My kids have extremely strong reactions to stimuli. They're all terribly fussy eaters, for example, and no amount of behavioural approaches make the slightest bit of difference (star charts, rewards, discipline, no-pudding-til-you-finish-your-firsts, etc). My mum was convinced I just wasn't being firm enough, and so engaged Tom in an afternoon of cooking. Tom had great fun helping nana make pasta sauce and cook vegetables, but then wasn't willing to eat what he'd cooked. Mum forced him to eat it, and he vomited on her. It's not just childish pickiness - it's part of the condition. They're very sensitive to smells. I mean really astonishingly sensitive. If I peel an onion in the kitchen Tom will come through from the living room saying "I can smell onions, are you making dinner?". They're also sensitive to sounds, and react to loud noises as if they were ten times louder than they really are (unless they're making the loud noises themselves, of course). I took them to the theatre once and whenever the audience applauded all three of my kids put their hands over their ears because the sound was painfully loud. I've often stood in public lavatories asking everyone who came in "Would you mind not using the hot-air hand dryers? My kids don't like the noise". Tiled public toilets echo terribly, and the kids would become hysterical when trapped in a small (bad-smelling) room with a deafening echoing roar. I used to try to take Tom swimming when he was a baby but he hated it and would go purple through crying so hard before we ever got in the water. I now suspect the weird loud echoey sound of the pool, and perhaps also the chlorine smell, was responsible for his reaction.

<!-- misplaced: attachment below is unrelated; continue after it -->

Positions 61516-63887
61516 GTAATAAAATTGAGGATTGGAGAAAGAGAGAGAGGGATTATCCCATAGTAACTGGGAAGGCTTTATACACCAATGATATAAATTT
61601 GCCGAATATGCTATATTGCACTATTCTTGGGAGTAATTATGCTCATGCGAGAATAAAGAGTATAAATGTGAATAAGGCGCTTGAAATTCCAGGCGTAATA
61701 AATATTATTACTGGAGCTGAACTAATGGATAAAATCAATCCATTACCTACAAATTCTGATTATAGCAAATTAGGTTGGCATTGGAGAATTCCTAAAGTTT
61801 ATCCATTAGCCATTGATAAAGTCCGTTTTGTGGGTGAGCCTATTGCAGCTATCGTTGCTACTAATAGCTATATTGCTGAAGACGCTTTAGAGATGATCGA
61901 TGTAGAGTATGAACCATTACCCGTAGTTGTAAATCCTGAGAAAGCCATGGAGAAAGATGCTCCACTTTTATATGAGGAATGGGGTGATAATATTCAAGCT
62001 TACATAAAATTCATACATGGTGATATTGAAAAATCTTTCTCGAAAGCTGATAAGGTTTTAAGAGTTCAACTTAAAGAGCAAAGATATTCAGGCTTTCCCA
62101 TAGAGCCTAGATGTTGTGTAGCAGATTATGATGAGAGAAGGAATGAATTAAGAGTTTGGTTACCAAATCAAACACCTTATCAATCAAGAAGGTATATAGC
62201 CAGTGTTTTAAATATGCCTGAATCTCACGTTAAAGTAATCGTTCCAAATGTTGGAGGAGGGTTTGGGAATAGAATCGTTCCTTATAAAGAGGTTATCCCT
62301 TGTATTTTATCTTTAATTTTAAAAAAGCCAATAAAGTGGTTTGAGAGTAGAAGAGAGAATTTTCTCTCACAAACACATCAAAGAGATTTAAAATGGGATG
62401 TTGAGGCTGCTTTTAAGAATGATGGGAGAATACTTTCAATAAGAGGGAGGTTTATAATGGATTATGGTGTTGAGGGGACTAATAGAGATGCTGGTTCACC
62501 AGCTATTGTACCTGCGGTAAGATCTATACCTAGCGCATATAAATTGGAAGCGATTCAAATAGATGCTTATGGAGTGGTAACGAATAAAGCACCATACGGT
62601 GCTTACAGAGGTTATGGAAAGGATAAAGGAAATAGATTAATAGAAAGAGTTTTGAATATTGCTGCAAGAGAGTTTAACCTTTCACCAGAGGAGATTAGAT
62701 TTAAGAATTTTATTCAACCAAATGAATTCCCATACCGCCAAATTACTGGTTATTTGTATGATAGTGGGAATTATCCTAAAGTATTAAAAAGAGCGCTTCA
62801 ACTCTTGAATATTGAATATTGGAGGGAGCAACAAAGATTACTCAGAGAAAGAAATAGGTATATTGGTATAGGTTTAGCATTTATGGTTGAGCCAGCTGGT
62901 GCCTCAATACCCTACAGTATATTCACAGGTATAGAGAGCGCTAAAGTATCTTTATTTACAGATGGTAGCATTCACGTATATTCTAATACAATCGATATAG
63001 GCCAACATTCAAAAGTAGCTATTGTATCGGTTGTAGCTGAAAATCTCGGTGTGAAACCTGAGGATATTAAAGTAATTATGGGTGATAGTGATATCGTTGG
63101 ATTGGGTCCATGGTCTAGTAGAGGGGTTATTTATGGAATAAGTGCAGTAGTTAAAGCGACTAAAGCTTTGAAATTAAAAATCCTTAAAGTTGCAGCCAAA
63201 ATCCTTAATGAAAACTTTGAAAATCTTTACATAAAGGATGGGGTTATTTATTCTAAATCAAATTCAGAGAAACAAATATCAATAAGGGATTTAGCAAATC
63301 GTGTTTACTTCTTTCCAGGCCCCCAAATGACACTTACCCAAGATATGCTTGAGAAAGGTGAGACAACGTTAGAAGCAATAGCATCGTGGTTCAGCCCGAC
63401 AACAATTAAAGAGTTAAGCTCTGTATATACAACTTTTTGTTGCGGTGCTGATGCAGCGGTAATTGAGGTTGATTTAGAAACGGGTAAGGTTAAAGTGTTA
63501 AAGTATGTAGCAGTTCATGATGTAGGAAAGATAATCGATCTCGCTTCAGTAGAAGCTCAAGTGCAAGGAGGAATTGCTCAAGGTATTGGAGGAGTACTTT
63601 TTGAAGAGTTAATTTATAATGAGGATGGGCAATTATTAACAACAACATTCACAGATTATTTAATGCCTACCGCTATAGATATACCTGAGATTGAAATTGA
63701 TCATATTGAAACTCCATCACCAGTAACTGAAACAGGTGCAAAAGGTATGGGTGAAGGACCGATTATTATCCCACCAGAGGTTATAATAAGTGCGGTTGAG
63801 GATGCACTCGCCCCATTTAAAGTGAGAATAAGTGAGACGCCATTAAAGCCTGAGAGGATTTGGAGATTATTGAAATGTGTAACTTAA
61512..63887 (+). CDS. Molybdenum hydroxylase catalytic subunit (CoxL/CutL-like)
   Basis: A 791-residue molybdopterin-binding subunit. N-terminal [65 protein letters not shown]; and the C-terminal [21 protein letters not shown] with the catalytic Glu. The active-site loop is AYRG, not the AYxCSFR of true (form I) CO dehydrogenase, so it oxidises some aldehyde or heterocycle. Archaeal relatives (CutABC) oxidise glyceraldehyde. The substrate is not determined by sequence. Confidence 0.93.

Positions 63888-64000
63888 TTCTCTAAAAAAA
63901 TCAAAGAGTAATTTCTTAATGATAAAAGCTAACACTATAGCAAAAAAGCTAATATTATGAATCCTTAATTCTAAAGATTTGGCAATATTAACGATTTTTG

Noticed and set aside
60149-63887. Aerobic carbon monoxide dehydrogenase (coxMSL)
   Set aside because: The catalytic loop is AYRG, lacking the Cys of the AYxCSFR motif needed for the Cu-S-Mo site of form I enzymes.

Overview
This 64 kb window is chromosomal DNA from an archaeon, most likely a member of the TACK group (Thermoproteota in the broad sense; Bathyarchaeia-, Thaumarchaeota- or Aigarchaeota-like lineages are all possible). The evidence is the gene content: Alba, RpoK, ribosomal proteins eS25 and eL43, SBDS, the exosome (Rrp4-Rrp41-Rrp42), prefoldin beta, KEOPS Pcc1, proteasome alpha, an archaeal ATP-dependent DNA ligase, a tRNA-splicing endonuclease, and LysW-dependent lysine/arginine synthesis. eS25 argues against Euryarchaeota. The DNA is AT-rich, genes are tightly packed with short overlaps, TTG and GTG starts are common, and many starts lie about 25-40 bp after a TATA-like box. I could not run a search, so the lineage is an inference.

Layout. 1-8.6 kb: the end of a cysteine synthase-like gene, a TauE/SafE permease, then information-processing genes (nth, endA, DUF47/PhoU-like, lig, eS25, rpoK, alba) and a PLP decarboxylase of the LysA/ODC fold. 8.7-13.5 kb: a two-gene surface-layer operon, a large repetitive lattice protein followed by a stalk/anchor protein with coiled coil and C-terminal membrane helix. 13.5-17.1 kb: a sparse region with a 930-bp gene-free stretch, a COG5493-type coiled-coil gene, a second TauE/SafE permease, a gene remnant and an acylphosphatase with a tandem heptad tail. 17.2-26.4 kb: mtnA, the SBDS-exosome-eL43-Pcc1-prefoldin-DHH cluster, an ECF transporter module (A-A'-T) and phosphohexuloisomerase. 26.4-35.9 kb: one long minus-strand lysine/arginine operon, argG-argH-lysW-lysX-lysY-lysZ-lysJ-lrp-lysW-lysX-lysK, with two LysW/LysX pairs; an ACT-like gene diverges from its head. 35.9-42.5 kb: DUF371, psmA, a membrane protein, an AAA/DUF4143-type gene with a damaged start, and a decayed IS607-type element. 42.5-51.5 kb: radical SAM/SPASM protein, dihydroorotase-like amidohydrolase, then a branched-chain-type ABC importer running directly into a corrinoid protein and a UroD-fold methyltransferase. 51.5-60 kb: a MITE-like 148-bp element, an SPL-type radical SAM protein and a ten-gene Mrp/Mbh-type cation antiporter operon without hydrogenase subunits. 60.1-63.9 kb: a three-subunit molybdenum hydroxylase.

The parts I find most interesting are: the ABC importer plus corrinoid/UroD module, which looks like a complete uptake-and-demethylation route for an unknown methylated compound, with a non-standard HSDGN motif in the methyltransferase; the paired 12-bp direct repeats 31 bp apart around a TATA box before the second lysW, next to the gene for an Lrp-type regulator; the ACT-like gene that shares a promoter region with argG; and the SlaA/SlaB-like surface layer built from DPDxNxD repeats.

But that's just my kids. There are other types of autism with other features. And I could go on for hours about other aspects of autism that my kids show - poor coordination, list-making, echolalia, obsessions, compulsiveness, rituals, hyperfocus, idiosyncratic speech, and so on.

So how did I miss Autism Awareness Day? You may not believe this, but I don't think about autism that much. If you asked me to describe myself I could fill pages of self-descriptions before it occurred to me to describe myself as "a mother of three autistic kids". In almost 800 blog posts so far I've mentioned it three times (four now). But I've written post after post about my kids without mentioning autism or Asperger's. It's just normal to us. I don't think of the kids as being autistic most of the time. They're just my kids. My beautiful, intelligent, talented, funny, loving, naughty, exasperating, creative, kind, disobedient, crazy, lively kids. Just the same as everyone else's kids.


Melissa said...

For me it's a difficult matter. Ill childrean are just children. But some experts are quite right when they claim that modern humanity kills itself because bad gens carriers survive.